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Between Yitro and Mishpatim

Rashi comments on the beginning of Parashat Mishpatim (Shemot 21:1), and explains why the verse says, “And these are the laws.” Based on a midrash, he writes that just as the former commandments (from Parashat Yitro) were given at Sinai, so too, were these commandments (in Parashat Mishpatim) given at Sinai.

Rabbi Joseph Hertz, in his commentary on the verse, expands this idea:

The Torah recognizes no strong line of demarcation between the Decalogue and the civil laws in the chapters that follow it. All alike disclose the will of God. His Torah treats every phase of human and national life – civil as well as religious, physical as well as spiritual.

R. Hertz’s message resonates well, for throughout the Torah we see many different kinds of laws interwoven with each other. And yet, there is a difficulty in his premise. If there is indeed no “line of demarcation,” why did the Sages choose to begin Parashat Mishpatim here, instead of earlier? Doesn’t their break act as a line of demarcation?

To answer this, we need to look at the few verses between the Ten Commandments and the beginning of Parashat Mishpatim. They deal with the laws of the altar:

The LORD said to Moses: Thus shall you say to the Israelites: You yourselves saw that I spoke to you from the very heavens: With Me, therefore, you shall not make any gods of silver, nor shall you make for yourselves any gods of gold. Make for Me an altar of earth and sacrifice on it your burnt offerings and your sacrifices of well-being, your sheep and your oxen; in every place where I cause My name to be mentioned I will come to you and bless you. And if you make for Me an altar of stones, do not build it of hewn stones; for by wielding your tool upon them you have profaned them. Do not ascend My altar by steps, that your nakedness may not be exposed upon it. (Shemot 20:19-23)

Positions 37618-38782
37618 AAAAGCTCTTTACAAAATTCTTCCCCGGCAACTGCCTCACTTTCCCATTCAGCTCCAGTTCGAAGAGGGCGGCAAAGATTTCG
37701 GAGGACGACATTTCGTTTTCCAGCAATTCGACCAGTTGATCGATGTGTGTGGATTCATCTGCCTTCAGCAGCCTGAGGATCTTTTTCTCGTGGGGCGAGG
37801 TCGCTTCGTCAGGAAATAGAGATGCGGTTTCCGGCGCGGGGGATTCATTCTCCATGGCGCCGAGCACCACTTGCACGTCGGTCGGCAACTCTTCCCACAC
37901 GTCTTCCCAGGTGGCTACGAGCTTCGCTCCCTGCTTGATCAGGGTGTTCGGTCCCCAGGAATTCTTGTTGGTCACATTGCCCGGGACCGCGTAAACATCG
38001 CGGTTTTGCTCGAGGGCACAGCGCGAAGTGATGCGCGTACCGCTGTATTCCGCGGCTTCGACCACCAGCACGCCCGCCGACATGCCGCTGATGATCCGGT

The altar was central to the sacrificial service, and so we would expect that these laws would be immediately followed by the laws of constructing the Mishkan. And yet, we don’t begin reading them until after Parashat Mishpatim, in Parashat Terumah. Why?

I believe that the civil laws in Parashat Mishpatim were placed here to teach us that as important as the ritual laws of the Sanctuary are, they must be built on a just society. By placing them right in the middle of two sections dealing with the Sanctuary service, God is emphasizing their centrality.

However, we can see repeatedly in the prophets that the people did not understand that message. They focused exclusively on the sacrifices they brought, ignoring the corruption and oppression around them. This is how Yeshayahu begins his prophecy:

“What need have I of all your sacrifices?” Says the LORD. “I am sated with burnt offerings of rams, And suet of fatlings, And blood of bulls; And I have no delight In lambs and he-goats. […] Wash yourselves clean; Put your evil doings Away from My sight. Cease to do evil; Learn to do good. Devote yourselves to justice; Aid the wronged. Uphold the rights of the orphan; Defend the cause of the widow.” (Isaiah 1:11-17)

The Sages, having seen this misplaced focus, ensured that the civil laws of Mishpatim would not be viewed as an afterthought. They would receive their own parasha, and only after its completion would we resume learning about the Mishkan.

About the Author
David Curwin is a writer living in Efrat. He has been writing about the origin of Hebrew words and phrases, and their connection to other languages, on his website balashon.com since 2006. He has also published widely on topics relating to Bible and Jewish philosophy.
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